Multiple Sclerosis (MS) is one of the most common causes of neurological disability among young adults around the world. Yet, despite its prevalence – an estimated 130 people are diagnosed each week in the UK alone – experts are still getting to grips with the mechanisms that cause MS. We know it’s an autoimmune condition – which, in other words, is when a failure occurs in the immune system and causes it to attack healthy parts of the body – and we know that, in the case of MS, it’s the brain or spinal cord that are targeted. It works by attacking the layer that surrounds and protects the nerves which, in turn, damages them and means that messages travelling along the nerves become disrupted. But exactly what causes the immune system to behave in this way is not yet known. With this, and in the absence of any known cure, treatments tend to focus on hastening recovery from attacks, curtailing the progression of the disease and managing pain. However, these treatments can be limited.
Cannabidiol (CBD) is one of many naturally occurring cannabinoids that can be found in hemp and marijuana plants. It’s the second most prevalent of the active ingredients that make up the plant, Tetrahydrocannabinol (or THC for short) being the first, and by itself does not induce a ‘high’. According to the World Health Organisation it “exhibits no effects indicative of any abuse or dependence potential” either. THC, on the other hand, is psychoactive and does exhibit these effects. Ranging from Alzheimer’s to Cancer, both cannabinoids have been touted for, and tested on, a wide variety of health issues, but few with quite as much success as MS, arguably. With what limited information is available surrounding the disease, however, the challenge lies not so much in determining whether these treatments work, but how they work.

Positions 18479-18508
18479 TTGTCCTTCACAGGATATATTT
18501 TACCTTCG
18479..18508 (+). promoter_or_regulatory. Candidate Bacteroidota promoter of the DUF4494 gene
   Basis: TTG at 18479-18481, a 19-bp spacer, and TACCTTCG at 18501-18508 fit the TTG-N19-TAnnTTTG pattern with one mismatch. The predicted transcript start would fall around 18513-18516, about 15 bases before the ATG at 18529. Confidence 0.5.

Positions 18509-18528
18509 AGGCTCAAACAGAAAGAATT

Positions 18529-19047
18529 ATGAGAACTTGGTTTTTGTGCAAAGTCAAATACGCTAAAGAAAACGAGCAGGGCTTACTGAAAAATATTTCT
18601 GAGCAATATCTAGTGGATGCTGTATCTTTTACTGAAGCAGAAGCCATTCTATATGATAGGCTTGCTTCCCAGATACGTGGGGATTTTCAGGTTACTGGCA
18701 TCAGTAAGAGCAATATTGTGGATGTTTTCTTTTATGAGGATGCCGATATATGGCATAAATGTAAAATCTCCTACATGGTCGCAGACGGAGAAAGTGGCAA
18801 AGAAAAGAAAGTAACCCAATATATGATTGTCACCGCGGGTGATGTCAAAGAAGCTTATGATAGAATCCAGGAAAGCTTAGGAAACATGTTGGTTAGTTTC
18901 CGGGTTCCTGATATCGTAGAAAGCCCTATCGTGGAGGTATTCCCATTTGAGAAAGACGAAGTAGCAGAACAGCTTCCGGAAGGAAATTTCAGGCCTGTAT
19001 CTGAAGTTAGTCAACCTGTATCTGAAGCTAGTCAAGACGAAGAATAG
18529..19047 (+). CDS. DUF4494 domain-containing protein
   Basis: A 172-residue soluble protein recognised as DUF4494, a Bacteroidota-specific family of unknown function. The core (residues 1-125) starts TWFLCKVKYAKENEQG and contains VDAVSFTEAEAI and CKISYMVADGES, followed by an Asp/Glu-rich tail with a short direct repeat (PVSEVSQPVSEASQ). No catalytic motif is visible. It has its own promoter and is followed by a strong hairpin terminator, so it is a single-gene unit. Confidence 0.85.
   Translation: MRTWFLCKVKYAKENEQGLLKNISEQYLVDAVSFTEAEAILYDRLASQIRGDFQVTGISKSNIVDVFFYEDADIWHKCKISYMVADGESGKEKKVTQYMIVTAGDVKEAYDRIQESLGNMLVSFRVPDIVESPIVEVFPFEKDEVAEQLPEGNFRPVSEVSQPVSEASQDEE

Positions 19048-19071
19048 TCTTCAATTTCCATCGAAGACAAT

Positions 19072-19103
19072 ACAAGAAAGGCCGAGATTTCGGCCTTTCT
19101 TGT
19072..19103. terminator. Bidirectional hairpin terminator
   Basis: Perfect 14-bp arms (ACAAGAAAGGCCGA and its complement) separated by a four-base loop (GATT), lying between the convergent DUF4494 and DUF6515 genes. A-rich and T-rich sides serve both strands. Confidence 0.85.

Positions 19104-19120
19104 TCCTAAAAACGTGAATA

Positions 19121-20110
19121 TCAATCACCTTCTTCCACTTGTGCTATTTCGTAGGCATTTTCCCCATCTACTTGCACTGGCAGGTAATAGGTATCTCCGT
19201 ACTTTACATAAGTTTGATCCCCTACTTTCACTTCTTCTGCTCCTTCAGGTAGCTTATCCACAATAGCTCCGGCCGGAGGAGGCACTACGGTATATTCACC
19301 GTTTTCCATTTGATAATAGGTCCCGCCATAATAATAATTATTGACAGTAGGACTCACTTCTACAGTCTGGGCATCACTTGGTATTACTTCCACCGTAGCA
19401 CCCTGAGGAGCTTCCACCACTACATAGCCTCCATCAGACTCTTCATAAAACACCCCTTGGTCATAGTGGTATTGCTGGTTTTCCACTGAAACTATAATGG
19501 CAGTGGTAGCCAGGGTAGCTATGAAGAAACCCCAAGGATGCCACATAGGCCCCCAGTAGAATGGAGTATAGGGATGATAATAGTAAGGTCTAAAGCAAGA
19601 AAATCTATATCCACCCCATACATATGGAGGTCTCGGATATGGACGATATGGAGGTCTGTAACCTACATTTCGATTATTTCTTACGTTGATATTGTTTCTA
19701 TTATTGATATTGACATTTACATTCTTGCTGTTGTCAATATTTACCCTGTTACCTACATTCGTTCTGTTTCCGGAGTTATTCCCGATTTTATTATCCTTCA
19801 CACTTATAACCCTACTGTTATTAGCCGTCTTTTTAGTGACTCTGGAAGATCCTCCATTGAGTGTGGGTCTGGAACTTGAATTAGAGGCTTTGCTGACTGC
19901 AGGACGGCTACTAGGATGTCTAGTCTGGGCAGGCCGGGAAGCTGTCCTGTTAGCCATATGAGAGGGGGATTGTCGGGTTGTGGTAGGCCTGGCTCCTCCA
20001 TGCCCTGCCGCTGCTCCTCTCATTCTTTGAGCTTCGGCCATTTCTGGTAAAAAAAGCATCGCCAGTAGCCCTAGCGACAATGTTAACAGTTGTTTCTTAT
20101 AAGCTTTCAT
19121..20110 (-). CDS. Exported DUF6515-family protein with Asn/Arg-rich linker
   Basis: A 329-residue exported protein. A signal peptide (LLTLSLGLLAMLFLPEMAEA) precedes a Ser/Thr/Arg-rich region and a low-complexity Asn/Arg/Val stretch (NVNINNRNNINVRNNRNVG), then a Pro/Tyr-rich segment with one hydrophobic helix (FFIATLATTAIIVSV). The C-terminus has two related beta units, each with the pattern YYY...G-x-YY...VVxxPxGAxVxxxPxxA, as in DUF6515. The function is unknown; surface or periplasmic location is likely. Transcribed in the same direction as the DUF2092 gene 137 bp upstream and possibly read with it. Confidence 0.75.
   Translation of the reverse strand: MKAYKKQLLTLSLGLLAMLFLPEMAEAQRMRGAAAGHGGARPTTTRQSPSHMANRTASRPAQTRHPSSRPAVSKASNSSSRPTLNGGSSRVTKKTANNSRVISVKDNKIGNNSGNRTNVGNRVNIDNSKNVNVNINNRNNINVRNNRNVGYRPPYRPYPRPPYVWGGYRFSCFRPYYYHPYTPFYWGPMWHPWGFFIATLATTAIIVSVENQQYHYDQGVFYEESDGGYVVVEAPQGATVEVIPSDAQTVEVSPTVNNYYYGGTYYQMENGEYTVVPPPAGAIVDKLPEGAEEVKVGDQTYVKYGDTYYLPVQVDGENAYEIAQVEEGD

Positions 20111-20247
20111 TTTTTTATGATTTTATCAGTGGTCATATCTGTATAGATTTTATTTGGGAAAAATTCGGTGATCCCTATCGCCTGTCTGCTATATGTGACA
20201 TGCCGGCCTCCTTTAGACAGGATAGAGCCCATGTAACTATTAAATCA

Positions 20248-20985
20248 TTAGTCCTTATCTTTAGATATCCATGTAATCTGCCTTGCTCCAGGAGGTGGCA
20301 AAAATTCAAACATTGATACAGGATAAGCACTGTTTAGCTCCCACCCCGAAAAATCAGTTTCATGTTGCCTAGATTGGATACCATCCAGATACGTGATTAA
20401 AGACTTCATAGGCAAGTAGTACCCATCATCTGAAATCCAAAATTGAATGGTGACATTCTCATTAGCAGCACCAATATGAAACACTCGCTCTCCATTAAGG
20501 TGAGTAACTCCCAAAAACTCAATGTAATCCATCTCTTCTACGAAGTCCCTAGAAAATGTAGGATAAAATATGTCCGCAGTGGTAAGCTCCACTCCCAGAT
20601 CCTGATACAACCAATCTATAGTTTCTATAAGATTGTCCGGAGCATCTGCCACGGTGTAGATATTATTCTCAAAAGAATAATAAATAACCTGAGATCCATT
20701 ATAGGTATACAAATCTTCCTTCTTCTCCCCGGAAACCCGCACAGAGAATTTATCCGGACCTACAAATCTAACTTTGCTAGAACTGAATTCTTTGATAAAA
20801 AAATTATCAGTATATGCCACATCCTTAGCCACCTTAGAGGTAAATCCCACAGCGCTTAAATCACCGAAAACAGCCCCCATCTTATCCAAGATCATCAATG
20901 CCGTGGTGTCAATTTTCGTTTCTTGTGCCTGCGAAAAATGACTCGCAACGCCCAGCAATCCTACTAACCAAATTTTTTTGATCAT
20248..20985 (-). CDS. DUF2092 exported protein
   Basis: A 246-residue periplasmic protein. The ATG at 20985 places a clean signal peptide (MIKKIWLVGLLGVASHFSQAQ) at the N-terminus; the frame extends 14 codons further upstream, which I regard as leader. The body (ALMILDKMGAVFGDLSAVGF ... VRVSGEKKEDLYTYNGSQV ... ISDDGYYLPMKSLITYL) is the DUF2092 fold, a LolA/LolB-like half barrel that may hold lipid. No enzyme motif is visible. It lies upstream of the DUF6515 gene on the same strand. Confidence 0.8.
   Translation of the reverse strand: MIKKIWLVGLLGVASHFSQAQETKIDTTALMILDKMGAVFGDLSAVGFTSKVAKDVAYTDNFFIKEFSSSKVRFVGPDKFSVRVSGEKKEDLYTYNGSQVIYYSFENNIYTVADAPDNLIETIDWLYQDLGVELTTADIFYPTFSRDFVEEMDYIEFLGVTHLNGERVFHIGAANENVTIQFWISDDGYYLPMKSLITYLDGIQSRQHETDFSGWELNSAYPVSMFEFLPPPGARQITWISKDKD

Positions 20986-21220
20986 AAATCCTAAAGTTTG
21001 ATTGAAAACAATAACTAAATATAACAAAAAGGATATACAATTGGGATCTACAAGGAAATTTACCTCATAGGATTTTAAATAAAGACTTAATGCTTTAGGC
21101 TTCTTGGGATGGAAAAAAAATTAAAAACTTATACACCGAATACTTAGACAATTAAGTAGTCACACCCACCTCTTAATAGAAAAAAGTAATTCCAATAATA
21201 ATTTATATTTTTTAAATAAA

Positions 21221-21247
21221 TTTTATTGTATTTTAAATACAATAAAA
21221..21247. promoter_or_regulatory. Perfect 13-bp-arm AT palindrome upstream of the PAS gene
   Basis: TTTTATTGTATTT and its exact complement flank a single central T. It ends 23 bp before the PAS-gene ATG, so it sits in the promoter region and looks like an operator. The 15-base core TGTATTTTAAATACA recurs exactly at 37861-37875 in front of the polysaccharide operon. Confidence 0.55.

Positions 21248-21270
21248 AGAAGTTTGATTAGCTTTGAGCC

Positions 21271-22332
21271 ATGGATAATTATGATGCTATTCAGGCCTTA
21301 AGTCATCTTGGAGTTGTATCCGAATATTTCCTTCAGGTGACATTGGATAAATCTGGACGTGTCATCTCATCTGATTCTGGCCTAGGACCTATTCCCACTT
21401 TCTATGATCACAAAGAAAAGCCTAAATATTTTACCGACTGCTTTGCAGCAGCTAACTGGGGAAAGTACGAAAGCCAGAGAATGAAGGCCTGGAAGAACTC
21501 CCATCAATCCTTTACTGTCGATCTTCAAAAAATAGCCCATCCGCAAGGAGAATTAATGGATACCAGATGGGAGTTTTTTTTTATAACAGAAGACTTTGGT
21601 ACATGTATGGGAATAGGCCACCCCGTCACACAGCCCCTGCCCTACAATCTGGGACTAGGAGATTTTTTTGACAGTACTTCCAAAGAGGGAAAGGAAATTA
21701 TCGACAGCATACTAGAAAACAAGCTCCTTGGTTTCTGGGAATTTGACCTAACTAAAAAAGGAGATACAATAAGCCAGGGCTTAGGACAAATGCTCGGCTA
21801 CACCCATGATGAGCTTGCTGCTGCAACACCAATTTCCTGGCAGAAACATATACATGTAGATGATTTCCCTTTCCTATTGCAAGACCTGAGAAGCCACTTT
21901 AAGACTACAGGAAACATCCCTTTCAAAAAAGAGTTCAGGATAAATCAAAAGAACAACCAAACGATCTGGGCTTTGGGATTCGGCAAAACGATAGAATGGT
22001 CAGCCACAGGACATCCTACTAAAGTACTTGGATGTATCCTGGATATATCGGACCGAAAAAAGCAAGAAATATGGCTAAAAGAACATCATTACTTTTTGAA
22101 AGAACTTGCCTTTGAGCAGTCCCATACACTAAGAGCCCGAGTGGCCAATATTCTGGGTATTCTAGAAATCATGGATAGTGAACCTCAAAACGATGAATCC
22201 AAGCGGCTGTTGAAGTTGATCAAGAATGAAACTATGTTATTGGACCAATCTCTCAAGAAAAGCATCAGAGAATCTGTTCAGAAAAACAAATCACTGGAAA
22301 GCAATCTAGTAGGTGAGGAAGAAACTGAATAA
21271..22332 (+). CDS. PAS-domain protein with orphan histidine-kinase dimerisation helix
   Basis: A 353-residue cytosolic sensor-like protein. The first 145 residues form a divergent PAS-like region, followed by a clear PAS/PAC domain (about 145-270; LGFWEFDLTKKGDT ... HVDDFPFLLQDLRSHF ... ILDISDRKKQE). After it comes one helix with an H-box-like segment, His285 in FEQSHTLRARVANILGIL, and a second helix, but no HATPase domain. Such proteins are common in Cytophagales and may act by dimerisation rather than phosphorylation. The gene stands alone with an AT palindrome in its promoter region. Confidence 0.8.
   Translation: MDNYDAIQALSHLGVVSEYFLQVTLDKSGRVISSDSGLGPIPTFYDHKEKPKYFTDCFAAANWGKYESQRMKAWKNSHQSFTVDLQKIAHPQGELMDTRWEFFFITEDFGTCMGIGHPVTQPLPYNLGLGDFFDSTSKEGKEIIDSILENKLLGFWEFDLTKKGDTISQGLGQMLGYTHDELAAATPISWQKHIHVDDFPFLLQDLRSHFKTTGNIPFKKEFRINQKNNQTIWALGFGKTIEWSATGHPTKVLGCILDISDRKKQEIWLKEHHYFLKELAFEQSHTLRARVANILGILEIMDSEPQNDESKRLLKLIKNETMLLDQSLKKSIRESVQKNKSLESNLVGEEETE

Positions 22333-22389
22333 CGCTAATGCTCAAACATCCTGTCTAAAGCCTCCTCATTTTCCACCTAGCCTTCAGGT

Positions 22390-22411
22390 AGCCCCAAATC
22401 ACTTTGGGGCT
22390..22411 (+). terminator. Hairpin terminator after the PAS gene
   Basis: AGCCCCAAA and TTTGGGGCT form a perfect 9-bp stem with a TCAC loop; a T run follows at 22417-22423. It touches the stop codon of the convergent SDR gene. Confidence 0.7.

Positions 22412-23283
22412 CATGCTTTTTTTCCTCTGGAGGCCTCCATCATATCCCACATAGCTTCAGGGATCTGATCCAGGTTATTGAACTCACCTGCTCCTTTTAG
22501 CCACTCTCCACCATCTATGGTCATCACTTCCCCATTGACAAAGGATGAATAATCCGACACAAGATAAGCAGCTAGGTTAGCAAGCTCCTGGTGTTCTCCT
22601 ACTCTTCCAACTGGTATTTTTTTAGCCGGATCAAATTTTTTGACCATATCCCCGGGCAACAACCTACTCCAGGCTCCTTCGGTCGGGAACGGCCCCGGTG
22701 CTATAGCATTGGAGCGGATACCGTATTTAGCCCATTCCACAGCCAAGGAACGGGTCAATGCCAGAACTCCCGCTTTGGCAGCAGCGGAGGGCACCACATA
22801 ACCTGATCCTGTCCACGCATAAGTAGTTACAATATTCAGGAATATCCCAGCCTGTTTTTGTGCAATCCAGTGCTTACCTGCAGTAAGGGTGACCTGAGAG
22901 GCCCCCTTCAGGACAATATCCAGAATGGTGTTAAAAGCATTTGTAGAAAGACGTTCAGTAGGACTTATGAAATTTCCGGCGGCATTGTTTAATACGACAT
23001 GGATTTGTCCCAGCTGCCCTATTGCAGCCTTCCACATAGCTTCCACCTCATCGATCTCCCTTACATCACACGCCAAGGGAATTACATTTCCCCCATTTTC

Where we are now
While, upon neurological tests, scientists have yet to demonstrate any findings which objectively support the efficacy of cannabis-based treatments, the consensus among MS patients who have been exposed to them has been overwhelmingly positive. Indeed, among the various medical conditions that Cannabis has been tested on to treat, it’s been suggested that some of the most positive responses scientists and clinicians have yet seen have been from those suffering from MS. Based on the results from a number of placebo-controlled, randomised trials, a huge reduction in the severity of symptoms associated with spasticity (the stiffening of muscles) as well as pain has been reported, leading to increased mobility and improvements in the performance of daily activities. This was later confirmed in a report published by the American Academy of Neurology (AAN) concerning alternative treatments in multiple sclerosis, in which it states that CBD/THC-based products can be effectively used in treating spasticity, pain and urinary frequency.
Cannabis treatments in the United Kingdom